Phonological Licensing of Grammatical Morphology in Early Speech


November 16, 2006


Katherine Demuth


Brown University


Researchers of child language have typically assumed that the acquisition of grammatical morphemes provides evidence of syntactic competence. However, experimental research by Gerken (1996) and colleagues suggests that the variable appearance of some grammatical morphemes may be conditioned by phonological factors. This talk reviews some of our recent corpus research on English and French, showing that 2-year-olds are much more likely to produce grammatical morphemes such as determiners and 3rd person singular -s in prosodically ‘unmarked’ contexts. These findings suggest that some of the language-internal and crosslinguistic variability found in morpheme production is systematic and predictable. This suggests that young language learners may exhibit earlier syntactic competence that typically assumed.


Katherine Demuth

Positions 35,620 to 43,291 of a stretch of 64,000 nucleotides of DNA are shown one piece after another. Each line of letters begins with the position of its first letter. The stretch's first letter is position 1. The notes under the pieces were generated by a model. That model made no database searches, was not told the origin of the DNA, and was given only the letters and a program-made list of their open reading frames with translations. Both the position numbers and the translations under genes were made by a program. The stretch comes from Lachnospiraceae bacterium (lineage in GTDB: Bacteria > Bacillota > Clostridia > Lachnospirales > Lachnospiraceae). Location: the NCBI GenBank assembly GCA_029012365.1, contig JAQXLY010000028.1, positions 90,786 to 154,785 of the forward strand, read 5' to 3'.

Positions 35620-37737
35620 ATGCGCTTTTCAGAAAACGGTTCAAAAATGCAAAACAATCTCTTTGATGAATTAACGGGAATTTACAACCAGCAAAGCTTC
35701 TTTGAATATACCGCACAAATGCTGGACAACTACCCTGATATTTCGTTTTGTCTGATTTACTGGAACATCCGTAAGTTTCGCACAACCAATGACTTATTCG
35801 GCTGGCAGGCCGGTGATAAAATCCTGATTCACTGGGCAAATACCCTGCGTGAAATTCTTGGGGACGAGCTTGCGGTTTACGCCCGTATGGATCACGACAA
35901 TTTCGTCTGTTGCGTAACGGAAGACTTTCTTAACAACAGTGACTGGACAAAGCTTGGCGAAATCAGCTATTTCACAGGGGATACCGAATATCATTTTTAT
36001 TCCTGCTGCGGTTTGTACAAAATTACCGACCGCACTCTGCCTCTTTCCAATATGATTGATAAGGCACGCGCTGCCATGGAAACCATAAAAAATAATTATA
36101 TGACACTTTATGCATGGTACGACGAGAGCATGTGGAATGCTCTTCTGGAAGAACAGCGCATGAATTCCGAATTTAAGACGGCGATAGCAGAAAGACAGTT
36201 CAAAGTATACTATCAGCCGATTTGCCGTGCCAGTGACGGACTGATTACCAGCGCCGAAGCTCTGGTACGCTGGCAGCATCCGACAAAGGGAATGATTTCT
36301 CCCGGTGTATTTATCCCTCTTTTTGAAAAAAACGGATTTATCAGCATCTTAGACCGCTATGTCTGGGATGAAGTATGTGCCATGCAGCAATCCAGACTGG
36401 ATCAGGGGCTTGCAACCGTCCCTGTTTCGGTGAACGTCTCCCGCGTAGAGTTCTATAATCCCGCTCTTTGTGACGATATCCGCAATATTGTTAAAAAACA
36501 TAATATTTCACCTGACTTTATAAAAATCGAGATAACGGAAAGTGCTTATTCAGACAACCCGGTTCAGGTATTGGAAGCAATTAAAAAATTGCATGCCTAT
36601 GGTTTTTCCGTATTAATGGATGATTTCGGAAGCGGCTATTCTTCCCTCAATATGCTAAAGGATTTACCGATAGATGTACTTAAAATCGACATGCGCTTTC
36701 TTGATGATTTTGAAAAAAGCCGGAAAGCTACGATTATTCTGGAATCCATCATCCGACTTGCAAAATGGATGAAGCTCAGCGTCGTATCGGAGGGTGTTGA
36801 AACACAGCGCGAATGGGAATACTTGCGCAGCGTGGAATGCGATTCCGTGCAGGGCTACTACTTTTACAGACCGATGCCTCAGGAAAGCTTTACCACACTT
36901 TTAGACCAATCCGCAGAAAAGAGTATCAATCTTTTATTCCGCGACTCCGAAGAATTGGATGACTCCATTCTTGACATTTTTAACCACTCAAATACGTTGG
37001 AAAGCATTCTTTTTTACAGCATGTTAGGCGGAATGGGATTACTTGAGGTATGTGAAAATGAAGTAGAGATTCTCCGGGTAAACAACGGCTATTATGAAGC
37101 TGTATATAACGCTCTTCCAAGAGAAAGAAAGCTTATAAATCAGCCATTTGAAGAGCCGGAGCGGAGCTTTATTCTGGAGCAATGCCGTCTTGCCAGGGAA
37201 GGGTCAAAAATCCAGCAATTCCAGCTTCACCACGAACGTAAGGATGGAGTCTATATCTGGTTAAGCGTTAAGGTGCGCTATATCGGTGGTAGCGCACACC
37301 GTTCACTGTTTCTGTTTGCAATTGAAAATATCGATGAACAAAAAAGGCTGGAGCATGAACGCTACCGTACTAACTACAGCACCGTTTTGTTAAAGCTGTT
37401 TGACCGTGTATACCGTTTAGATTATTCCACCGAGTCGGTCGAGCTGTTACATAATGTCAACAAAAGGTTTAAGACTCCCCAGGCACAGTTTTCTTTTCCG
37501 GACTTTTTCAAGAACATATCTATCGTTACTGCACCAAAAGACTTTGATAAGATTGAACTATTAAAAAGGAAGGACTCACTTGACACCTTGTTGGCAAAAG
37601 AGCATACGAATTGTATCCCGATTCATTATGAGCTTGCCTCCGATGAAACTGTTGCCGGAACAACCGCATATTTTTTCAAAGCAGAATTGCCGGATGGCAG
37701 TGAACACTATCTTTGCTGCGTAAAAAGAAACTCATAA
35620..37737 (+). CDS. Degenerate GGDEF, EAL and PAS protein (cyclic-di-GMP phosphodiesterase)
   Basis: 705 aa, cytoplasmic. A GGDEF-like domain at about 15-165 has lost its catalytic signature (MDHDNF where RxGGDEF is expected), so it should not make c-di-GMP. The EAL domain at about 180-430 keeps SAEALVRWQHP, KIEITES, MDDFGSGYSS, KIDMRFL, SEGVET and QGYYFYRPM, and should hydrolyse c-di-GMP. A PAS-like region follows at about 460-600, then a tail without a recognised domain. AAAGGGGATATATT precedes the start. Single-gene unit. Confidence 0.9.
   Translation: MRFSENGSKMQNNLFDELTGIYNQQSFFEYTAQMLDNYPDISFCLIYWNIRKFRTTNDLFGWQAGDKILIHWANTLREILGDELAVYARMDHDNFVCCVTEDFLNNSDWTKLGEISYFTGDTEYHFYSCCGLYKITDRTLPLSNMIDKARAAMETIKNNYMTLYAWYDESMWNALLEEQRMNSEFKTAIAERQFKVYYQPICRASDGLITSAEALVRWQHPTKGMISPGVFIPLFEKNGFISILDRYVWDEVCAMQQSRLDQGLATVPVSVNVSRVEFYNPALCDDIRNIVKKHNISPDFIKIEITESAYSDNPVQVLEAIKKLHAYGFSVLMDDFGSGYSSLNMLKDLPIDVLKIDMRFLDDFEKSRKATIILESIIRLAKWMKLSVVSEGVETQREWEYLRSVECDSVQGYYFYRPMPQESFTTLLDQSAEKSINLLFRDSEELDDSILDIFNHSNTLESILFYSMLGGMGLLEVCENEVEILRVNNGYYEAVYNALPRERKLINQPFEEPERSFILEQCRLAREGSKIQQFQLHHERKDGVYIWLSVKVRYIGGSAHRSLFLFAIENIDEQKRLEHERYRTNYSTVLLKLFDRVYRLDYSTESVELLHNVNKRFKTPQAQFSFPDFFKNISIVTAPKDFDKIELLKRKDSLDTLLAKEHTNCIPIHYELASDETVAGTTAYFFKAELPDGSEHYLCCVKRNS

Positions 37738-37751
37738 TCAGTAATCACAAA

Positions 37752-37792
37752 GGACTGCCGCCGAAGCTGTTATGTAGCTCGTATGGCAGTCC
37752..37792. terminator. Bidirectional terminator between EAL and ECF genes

Katherine Demuth is Professor of Cognitive and Linguistic Science at Brown University. Demuth’s research focuses on how children learn language. She is particularly interested in the biological and environmental contributions to language learning. Much of her research has involved the crosslinguistic study of children’s language development (English, Spanish, French, Sesotho), especially in the areas of phonology, morphology and syntax. Other research begins to explore the connections between early perception and production. She is currently on sabbatical at I-LABS (Institute for Learning and Brain Science) at UW, learning more about language and the brain.